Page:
Culture’s Role in the Rise and Fall of New York Neighborhoods

A New York story: Spotted owls and the migration from artist to entrepreneur
December 30, 2014 Updated: December 30, 2014

New York City was already polarized by the time I returned in the late 1970s.

The polar extremes back then were represented in popular culture by the privileged gentry (and those who aspired to join the privileged gentry) of the Upper East Side at the top end. The bohemian artists (with aspirations more attuned to the quest for cheap rent) of Greenwich Village populated the bottom end.

Perceptually, those with money lived north of 14th Street in elevator buildings while those of us without it lived in walkups south of pre-Zeckendorf Union Square.

And the rise and fall of these neighborhoods have followed a recurring pattern since.

Age of the Classifieds

Back then no one ventured east of Avenue A in the East Village or west of Eighth Avenue in Hells Kitchen at night, and most folks still read the news in the morning editions of the Times, the Daily News, the Post, and Newsday. Still vital and fat with classifieds, The Village Voice on Lafayette appeared at newsstands each Wednesday as the intellectual alternative for the huddled masses, and farther downtown the Bintel Brief still counseled its fair share of loyal Yiddish readers in the Jewish Daily Forward.

Right next door to the Forward on the corner of East Broadway and Rutgers was the Garden Cafeteria, long the watering hole for socialists, communists, and Jewish intelligentsia alike, and just a bissel (Yiddish for “a little”) farther north on Delancey Street Ratner’s served up a soul-stirring potato soup with challah onion rolls to a Jewish clientele almost as old as some of the waiters, renowned mostly for their legendary disregard: “Who wanted the clean glass?” The outdoor pickle vendors on Essex Street stamped their feet to stay warm on cold winter days, and Bernstein’s on Essex was by then already less Jewish deli than kosher Chinese (wontons instead of kreplach).

By the mid-1980s the electronic spreadsheet had become the corporate tool of choice. Along with it came the Wall Street culture and the first early rounds of high-tech investment capital.

Priced Out

The onslaught of so much new money upset the old order: the Upper East Side lost its allure as a moneyed enclave and the bohemian artists of Greenwich Village got priced out and pushed eastward in search of affordable rents—alongside the young professionals hot in pursuit of the high-tech investment dollar.

The same pattern continued for the next generation. Young high-tech professionals, artists and out-of-work actors in search of affordable rent reclaimed forsaken neighborhoods, got priced out and then moved on to the next forsaken neighborhood.

East to Avenue D in the East Village, west to the West Side Highway in Hells Kitchen (now Clinton), then south across Houston to the Lower East Side, east again into Williamsburg and other Brooklyn neighborhoods, eastward into Queens and now northward into Upper Manhattan and the Bronx: a youth movement of historic proportions, all fueled by a billion microchips and a Wall Street culture that reflected its spreadsheet pedigree, a tyranny of speculation and efficiency.

Fade out, fade in. Ironically, New Yorkers with money now live south of 14th Street and all the best real estate deals are on the Upper East Side.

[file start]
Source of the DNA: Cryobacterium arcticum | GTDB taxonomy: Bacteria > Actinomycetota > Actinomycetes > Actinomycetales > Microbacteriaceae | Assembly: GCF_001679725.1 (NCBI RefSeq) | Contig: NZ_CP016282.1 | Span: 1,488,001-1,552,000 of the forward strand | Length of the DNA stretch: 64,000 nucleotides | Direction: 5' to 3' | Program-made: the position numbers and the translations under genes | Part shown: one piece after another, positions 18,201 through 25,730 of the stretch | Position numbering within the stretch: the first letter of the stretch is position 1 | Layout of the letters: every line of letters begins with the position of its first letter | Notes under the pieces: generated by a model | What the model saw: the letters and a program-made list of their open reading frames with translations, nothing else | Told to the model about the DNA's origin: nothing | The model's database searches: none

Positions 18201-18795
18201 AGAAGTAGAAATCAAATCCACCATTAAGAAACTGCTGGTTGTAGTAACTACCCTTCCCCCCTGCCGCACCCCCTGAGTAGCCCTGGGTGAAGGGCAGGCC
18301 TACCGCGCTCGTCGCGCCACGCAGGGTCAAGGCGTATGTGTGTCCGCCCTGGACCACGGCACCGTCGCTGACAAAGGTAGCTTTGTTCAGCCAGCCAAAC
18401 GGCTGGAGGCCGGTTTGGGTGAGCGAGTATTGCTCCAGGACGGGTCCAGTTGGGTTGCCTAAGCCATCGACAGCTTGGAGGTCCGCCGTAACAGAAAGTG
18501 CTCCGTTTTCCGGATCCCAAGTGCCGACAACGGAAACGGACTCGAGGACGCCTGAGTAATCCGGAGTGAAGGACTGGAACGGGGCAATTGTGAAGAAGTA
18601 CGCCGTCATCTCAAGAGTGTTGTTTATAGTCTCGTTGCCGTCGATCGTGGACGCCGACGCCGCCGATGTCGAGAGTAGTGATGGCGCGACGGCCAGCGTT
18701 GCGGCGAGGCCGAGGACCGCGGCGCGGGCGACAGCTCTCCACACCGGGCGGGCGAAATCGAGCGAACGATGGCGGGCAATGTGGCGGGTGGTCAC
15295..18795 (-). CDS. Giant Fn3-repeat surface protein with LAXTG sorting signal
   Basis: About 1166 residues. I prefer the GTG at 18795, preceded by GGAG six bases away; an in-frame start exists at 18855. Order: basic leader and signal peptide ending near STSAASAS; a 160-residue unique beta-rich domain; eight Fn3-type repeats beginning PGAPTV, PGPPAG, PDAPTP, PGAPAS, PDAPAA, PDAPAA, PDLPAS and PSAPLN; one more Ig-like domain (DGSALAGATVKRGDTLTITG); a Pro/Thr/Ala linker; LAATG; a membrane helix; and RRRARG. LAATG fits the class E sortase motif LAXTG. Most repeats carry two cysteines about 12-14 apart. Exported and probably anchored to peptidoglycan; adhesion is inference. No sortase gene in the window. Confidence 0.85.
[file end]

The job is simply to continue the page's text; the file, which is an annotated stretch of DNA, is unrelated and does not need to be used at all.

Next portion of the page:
Those with artistic sensibilities migrated from paintbrush and canvas to paint program and screen and morphed from starving artists into starving entrepreneurs. Sure enough, we became the tools of our tools, and journeys that once started in Greenwich Village are resolving these days in the bowels of Brooklyn and eastward in Queens.

Looking back, they’re all gone now. The Garden Cafeteria and Ratner’s and pickle vendors and Bernstein’s on Essex Street of my early adulthood—all gone. Gone too are the socialists and the communists and the Jewish intelligentsia of the Lower East Side.

The newspapers still survive as anachronistic shells of their former selves, victims of a culture whose dominant characteristic is HDTV with screens of all sizes everywhere. Intelligentsia—like democracy—withers and dies in a screen culture, neglected to death in late-night dayparts designed first and foremost to sell political attack ads and antacids.

Not long ago I discussed the demise of newspapers with an old publishing warhorse. He cited all the usual suspects: the costs of ink and paper and labor and distribution, not to mention the plethora of cheap news online and elsewhere.

True, perhaps, but far from complete: more than a small part of me remembers the 20 or 30 minutes of quiet, contemplative time spent each morning with a cup of hot coffee and the newspaper.

The demise of the great American metro dailies was less about rising costs and disintermediation and more about the loss of time and the more contemplative lifestyle it nurtured. It’s what happened when we started to live our lives with the quickest route box checked by default in reactive pursuit of tool-driven efficiency.

Wondering what happened to the great newspapers is like clear-cutting the old growth forests of the Pacific Northwest and wondering what the hell happened to all the spotted owls. They went away with the trees just as our newspapers went away when we stopped setting aside the time for them in the morning.

I think we’re simply too busy moving to notice. Go east, young lady.

Jeff Einstein sells and leases NYC residential real estate as a top producer for The Modern Group on Madison Avenue.